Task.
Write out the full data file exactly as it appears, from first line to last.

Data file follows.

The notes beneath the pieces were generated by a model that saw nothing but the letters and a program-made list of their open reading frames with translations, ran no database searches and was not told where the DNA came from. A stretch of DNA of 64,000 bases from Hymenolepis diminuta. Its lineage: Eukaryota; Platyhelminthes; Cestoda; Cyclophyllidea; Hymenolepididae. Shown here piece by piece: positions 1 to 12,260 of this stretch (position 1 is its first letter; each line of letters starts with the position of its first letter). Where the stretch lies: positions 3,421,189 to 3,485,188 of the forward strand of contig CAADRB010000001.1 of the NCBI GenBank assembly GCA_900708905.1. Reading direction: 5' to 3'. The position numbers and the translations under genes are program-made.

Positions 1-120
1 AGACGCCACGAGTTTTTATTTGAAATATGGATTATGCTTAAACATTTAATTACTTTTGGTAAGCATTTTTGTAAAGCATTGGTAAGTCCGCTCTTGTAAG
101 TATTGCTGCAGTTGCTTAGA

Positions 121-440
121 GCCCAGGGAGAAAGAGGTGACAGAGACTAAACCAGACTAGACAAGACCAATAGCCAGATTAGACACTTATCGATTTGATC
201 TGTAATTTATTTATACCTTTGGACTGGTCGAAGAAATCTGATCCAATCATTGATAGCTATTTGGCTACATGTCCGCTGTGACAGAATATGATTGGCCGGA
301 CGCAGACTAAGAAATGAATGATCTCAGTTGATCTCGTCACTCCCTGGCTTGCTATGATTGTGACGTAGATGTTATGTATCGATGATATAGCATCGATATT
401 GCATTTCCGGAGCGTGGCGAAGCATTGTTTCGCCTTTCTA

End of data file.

The notes beneath the pieces were generated by a model that saw nothing but the letters and a program-made list of their open reading frames with translations, ran no database searches and was not told where the DNA came from. A stretch of DNA of 64,000 bases from Hymenolepis diminuta. Its lineage: Eukaryota; Platyhelminthes; Cestoda; Cyclophyllidea; Hymenolepididae. Shown here piece by piece: positions 1 to 12,260 of this stretch (position 1 is its first letter; each line of letters starts with the position of its first letter). Where the stretch lies: positions 3,421,189 to 3,485,188 of the forward strand of contig CAADRB010000001.1 of the NCBI GenBank assembly GCA_900708905.1. Reading direction: 5' to 3'. The position numbers and the translations under genes are program-made.

Positions 1-120
1 AGACGCCACGAGTTTTTATTTGAAATATGGATTATGCTTAAACATTTAATTACTTTTGGTAAGCATTTTTGTAAAGCATTGGTAAGTCCGCTCTTGTAAG
101 TATTGCTGCAGTTGCTTAGA

Positions 121-440
121 GCCCAGGGAGAAAGAGGTGACAGAGACTAAACCAGACTAGACAAGACCAATAGCCAGATTAGACACTTATCGATTTGATC
201 TGTAATTTATTTATACCTTTGGACTGGTCGAAGAAATCTGATCCAATCATTGATAGCTATTTGGCTACATGTCCGCTGTGACAGAATATGATTGGCCGGA
301 CGCAGACTAAGAAATGAATGATCTCAGTTGATCTCGTCACTCCCTGGCTTGCTATGATTGTGACGTAGATGTTATGTATCGATGATATAGCATCGATATT
401 GCATTTCCGGAGCGTGGCGAAGCATTGTTTCGCCTTTCTA